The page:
Wired And Worried?

from the we-are? dept

I was lucky enough to see Thomas Friedman on his "recent trip to... Silicon Valley" that he talks about in his latest column. He's a very impressive thinker who has a ton of very smart things to say on the Middle East and globalization - areas in which he's specialized. However, he might not want to go too far beyond what he knows, because he begins to get careless in his thinking. His latest NY Times Op-Ed piece talks about how Silicon Valley regrets the role we've played in building technology that can be used by terrorists. While he comes up with some anecdotal evidence, and names a few "big" names to support his argument that we never should have stopped the Clipper Chip, he seems to miss the point. The fact is that the technology is out there, and people are going to continue to create new technologies all the time. It is simply a tool - and that tool can be (and always has had the ability to be) used for both good and bad purposes. Anyone looking to blame (or hold back) the technology is going to find that not only can it not be done - it probably causes more problems in the long run. Technology is just a tool.


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    troy, May 28th, 2002 @ 7:14am

    Technology has an inherent value.

    After becoming acquainted with authors such as Jerry Mander and Marshall McLuhan, it's hard for me to swallow the notion that "technology is only a tool, it's up to humans and society as to how it's used." In In The Absence of the Sacred, Mander gives an eloquent argument that all technology has an inherent bias and should be very carefully considered before being deployed on a large scale.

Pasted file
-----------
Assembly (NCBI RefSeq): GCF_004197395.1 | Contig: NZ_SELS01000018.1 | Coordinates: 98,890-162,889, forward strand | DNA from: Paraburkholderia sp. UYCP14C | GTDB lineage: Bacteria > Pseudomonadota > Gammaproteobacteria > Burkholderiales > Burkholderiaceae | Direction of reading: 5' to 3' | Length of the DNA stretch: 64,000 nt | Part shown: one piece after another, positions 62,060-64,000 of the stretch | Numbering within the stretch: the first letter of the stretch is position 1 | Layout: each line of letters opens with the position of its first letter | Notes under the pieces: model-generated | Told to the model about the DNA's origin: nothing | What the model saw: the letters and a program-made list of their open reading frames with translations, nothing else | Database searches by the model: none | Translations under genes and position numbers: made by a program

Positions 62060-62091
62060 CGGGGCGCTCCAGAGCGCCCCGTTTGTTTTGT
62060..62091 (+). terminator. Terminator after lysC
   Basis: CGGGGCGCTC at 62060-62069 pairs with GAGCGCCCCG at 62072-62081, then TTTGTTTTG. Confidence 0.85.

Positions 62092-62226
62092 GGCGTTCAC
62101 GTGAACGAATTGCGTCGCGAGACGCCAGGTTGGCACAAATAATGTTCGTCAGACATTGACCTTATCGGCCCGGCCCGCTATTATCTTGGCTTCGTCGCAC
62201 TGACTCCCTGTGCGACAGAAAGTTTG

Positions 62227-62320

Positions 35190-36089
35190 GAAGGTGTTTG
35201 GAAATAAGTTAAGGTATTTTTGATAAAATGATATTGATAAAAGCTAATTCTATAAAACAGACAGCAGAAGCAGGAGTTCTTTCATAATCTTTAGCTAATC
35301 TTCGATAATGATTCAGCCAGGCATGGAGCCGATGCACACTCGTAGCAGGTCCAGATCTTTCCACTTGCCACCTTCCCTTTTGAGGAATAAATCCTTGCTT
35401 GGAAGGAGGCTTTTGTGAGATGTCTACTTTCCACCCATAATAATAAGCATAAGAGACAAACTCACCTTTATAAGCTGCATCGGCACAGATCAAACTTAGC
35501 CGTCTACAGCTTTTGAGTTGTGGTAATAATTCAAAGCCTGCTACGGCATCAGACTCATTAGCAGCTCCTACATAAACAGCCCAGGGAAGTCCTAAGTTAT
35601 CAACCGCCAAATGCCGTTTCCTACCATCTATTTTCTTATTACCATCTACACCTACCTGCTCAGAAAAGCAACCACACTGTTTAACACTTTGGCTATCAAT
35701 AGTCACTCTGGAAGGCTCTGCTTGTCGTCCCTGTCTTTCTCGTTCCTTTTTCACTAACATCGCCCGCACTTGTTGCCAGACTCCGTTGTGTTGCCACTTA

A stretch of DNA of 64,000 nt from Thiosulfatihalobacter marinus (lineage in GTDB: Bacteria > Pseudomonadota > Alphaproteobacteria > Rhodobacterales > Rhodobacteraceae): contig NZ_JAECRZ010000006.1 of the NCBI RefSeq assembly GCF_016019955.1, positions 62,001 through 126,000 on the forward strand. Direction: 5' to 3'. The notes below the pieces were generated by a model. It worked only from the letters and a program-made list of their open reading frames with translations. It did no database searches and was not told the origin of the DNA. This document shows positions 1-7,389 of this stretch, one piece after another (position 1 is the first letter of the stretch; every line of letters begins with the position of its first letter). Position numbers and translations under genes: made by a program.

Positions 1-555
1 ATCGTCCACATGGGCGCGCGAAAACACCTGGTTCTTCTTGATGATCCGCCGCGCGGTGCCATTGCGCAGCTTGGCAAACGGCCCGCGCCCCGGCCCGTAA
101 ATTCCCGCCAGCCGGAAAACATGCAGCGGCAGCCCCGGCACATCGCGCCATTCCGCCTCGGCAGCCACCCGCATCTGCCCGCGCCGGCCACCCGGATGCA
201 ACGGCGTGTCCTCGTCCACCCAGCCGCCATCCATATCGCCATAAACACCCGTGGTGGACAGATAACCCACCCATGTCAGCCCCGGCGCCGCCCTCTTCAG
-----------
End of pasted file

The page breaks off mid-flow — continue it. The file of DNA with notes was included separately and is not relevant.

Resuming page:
Without going on, a couple examples of this: Nuclear Technology. Nuclear technology may inherently steer us from a democratic society towards an autocratic society. That Nuclear technology, eg. nuclear power, is so complex, expensive, dangerous, and requires strict control of all operations, it is necessary that governments must control it. There are no small-scale community based reactors, and there won't ever be. Furthermore, the waste created by nuclear technology remains in place for hundreds of years (at least), meaning that a government or other sort of "technical elite" will need to remain in control of it, if only to maintain the after-effects.

    These aren't my ideas, but as a tech enthusiast, I found the ideas in Mander's book to be very powerful. It's a few years old, but still very relevant, and I would highly recommend it.

     

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      Mike (profile), May 28th, 2002 @ 8:27am

      Re: Technology has an inherent value.

      Interesting. I've now ordered In the Absence of Sacred, but from the brief reviews I've read of it, I doubt I'll agree with much of it. I'll still read it, though. While I do believe that we live in a society that is dominated by dangerous short-term thinking, I don't blame the technology for that.

      I even have problems with the nuclear power example, as I don't see the logical progression from government control of nuclear reactors leading to an autocratic state.

       

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